- System Protection is an important Windows backup feature that will allow you to easily restore your computer to a previous state when things go wrong.
- System Protection is not turned on by default on Windows.
- Learn what System Protection does and how to turn it on in Windows.
There are tons of options to back up your important data in Windows so that you can restore it when or if the time comes, aka something messes up your system. System Protection is one of them and it’s not something new to Windows 10 or Windows 11. It’s been here for a while.
Curiously, it’s not enabled by default, despite its usefulness. Read on to find out what System Protection is, how it works, and how to enable it in Windows with just a few clicks.
What is Windows System Protection?
System Protection, also referred to as System Restore sometimes is an automatic backup system for Windows registry, installed programs, and other important system files.
What Does System Protection Do in Windows?
System Protection in Windows will automatically save the current state of the system so you can go back to that state at any time, no matter the reason.
Important note: System Protection doesn’t save user files. You can use Backup and Restore to save other files and folders separately on a regular basis.
Restore Points are created automatically by the System Protection for each drive that has enabled this feature, but can also be created manually at any time. Going back is possible at any time and it only takes a few minutes.
System Protection vs System Image vs Other Windows Recovery Options
Strangely, Microsoft decided not to enable System Protection by default in Windows. I think it’s one neat feature that can help users before they need help.
I don’t want to be the one to see the dreaded Recovery Environment interface popup up and from the list of restore options to have little to no real recovery options because I don’t have a Restore Point or no System Image.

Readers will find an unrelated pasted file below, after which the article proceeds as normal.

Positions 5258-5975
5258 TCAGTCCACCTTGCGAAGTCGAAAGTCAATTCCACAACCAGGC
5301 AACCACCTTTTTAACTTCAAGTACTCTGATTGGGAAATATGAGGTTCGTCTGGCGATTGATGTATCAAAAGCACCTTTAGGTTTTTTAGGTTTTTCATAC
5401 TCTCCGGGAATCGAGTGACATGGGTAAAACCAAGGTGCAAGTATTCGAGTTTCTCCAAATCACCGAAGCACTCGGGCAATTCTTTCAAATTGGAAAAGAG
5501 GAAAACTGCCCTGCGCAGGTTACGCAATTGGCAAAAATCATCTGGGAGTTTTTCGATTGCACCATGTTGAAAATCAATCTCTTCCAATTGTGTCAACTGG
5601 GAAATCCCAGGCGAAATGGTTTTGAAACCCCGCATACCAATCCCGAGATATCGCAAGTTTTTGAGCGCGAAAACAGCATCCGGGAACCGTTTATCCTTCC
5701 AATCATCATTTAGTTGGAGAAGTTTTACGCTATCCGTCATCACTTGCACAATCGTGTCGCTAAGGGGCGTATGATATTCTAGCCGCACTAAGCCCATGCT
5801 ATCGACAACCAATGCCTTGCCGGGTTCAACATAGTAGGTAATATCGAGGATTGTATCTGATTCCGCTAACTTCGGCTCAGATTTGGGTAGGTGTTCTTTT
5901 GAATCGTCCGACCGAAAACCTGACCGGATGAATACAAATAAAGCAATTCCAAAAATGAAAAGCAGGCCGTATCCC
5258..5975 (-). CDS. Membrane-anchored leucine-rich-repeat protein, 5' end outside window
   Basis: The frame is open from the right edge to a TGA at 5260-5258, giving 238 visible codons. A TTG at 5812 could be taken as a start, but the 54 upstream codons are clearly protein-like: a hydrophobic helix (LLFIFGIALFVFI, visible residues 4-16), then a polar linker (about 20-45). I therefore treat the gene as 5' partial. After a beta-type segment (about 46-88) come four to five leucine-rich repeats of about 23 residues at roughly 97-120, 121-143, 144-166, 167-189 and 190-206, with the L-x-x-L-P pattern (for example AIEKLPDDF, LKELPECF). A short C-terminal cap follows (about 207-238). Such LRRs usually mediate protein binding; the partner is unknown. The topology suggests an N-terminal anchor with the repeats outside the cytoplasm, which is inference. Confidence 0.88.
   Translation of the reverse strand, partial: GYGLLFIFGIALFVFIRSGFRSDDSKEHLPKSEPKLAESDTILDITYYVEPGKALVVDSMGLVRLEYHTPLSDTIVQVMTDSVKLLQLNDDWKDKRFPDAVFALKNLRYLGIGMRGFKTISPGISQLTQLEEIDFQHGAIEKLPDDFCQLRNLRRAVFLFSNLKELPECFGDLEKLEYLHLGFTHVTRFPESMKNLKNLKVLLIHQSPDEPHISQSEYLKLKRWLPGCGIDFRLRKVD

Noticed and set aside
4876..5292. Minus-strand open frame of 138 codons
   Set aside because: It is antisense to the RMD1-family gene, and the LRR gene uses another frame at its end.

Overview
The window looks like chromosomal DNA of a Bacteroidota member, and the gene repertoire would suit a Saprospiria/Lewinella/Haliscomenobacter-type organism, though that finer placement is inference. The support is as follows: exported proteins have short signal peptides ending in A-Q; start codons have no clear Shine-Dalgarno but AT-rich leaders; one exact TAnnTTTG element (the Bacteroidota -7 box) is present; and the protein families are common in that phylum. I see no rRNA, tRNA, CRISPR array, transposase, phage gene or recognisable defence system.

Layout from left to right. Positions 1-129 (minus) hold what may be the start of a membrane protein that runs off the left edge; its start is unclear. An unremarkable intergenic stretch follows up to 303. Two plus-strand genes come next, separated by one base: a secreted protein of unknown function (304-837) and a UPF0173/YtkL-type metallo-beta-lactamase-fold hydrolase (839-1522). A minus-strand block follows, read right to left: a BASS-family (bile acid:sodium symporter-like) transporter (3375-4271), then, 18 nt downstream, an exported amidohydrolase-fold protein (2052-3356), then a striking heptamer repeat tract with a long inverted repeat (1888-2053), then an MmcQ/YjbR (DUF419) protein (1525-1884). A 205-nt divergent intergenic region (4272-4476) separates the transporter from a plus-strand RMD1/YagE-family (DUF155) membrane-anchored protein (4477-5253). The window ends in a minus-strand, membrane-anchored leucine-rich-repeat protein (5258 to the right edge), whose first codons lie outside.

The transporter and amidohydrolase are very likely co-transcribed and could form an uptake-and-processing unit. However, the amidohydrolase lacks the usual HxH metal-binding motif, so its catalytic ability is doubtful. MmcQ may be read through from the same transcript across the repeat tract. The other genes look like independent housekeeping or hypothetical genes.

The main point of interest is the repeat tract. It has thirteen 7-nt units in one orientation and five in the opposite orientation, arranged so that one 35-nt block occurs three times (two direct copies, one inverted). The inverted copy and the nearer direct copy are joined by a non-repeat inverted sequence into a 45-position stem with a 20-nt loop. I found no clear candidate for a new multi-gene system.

I don’t personally count resetting this PC as a recovery option because it will reinstall Windows and erase all my programs and settings. Yes, user files can be kept, but I’d have to put more hours to install and configure everything else the way I like it.
Should I Turn on System Protection?
It’s recommended to at least turn on System Protection for your main system drive, C:\.
If you don’t plan on installing programs on other partitions then there’s little advantage to turning System Protection On for them, but there’s also no disadvantage if you do so.
How to Turn on System Protection in Windows
1. Open the Settings app. The easy way to do it is to press the Win + I shortcut.
2. Navigate to System > About section.
3. In the right panel, under Device specifications there’s a list of related links. Find and click on the System protection link.
4. You will now see a scrollable list of all your system partitions and disks permanently attached to the system. The protection column will let you know if the backup feature is enabled or not for each of them.
5. To configure, select each partition, then press the Configure… button.
6. The following window will show up. Use the top section to check the Turn on system protection toggle for the currently selected drive, then on the lower section, use the slider to set a maximum usage for restore points.
Windows will display in real-time how many gigabytes correspond to the percentage you have selected.
Click OK to confirm. The window will close automatically.
7. You will now see that the Protection column status changed to On.
To disable or change the disk quote press the Configure button at any time, after selecting the drive you want to change the setting for. If you want to fully disable System Protection you need to do it for each drive in your system.
How Much Disk Space Should I Use for System Protection
This is something you don’t have to be too concerned about. I usually set my space reserved for System Protection to around 15 – 20 % of the system partition size or at least 15 – 20 GB. That’s enough for quite a few restore points.
Setting the System Protection disk space limit too low will prevent Windows from creating too many Restore Points. This means you won’t be able to restore Windows to an older date.
Setting the limit too high will obviously allow for more Restore Points, but will also take a lot of disk space.
You shouldn’t worry though, since Windows will free up space automatically if it’s needed. You can also delete all restore points manually if you feel things are getting too claustrophobic on the system drive.